Instead of paying long-distance rates for daytime calls or even paying less for night and weekend calls, some students are choosing to connect to family and friends through their computers.
Services like Netphone and Dialpad allow people to call around the nation for free. Using a headset or a microphone and speakers, they can talk throughout the United States at no charge, and some of the providers also offer worldwide calling at reduced prices.
“We started and 12 million people around the world have signed up for it. In the first year of service we did a billion minutes of phone calls. It”s a very popular service,” Dialpad Marketing Manager Mark Barthelemy said.
Barthelemy said college students are one of Dialpad”s biggest audiences, and that the service is a good option for college students interested in saving money.
“It just enables people to do things they couldn”t have done before,” he said. “And if you have a computer all you have to do is sign up and invest in a headset.”
LSA freshman Alexis Fabrikant uses Netphone to talk to her boyfriend in California. “When it works, I use it for probably two or three hours a week,” Fabrikant said. “Why wait for night rates to call long-distance when you can just use a free phone anytime?”
Fabrikant said despite lags in response time and other slowdowns, she has found the internet a better way to keep in touch with people.
“I use long distance a lot more now that I can talk for free. My phone bill was so expensive before that it was hard to call everyone I wanted to,” she said.
Engineering senior Melissa Simpson used to use the Internet to make calls, and said she would recommend it to other people. “Sometimes the call would be dropped or it”d be hard to hear, but even though there”s a delay, it”s free,” she said.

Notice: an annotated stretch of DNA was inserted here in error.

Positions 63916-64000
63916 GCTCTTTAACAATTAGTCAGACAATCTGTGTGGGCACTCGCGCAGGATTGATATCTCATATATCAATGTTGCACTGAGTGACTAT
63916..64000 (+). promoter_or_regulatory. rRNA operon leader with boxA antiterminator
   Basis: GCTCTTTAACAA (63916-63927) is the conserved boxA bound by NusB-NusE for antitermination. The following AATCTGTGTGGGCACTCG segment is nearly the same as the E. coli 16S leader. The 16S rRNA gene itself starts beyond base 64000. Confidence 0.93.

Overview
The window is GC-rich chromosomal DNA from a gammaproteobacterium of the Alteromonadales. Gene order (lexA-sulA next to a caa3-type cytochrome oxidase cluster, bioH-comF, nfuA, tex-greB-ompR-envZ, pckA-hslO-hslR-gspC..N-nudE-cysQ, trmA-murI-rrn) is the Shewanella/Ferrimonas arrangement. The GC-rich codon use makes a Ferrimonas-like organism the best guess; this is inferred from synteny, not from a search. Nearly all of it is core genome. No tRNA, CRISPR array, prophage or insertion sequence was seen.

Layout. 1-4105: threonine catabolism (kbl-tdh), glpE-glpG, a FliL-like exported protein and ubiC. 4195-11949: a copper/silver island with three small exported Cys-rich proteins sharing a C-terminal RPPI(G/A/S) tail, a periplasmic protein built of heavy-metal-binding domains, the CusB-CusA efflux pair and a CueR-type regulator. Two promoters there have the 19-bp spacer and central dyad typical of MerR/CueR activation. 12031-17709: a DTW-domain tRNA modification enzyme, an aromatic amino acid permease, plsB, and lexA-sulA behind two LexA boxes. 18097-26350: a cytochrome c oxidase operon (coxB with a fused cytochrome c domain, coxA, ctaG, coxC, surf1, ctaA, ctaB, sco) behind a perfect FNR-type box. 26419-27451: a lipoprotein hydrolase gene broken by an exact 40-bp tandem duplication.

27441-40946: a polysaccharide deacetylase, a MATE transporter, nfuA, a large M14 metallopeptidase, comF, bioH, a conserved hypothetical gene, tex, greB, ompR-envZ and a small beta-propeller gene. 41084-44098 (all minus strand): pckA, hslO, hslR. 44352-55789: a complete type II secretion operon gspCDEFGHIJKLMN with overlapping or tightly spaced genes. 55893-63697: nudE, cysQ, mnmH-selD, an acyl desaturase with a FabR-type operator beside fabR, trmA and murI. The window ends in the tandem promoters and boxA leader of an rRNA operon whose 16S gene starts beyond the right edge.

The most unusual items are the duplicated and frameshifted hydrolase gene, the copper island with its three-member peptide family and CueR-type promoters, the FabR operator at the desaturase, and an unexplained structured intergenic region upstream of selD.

As far as technology is concerned, Andy Palms, associate director of the University”s Internet Technology Communications, said the voice technology does not create a problem for the University network.
“You can use this all you want in terms of network capacity it”s a non issue,” Palms said. “Even if all of campus was using it, it”d be just such a small amount of traffic. It”d probably be about 3 or 4 percent of the total traffic on campus.”
LSA freshman Josh Zimmerman has used an Internet telephone service but prefers talking on the phone. He said he”s had problems with the conversations being jumbled and hard to understand.
“If I had absolutely no way other way of making a long distance call or if I felt really broke, then I”d call that way, but I”d rather use my regular phone,” Zimmerman said. “Or if it was a fairly unimportant and quick call I”d use it. But if it were going to be important, I”d rather spend the extra money to have a clear conversation.”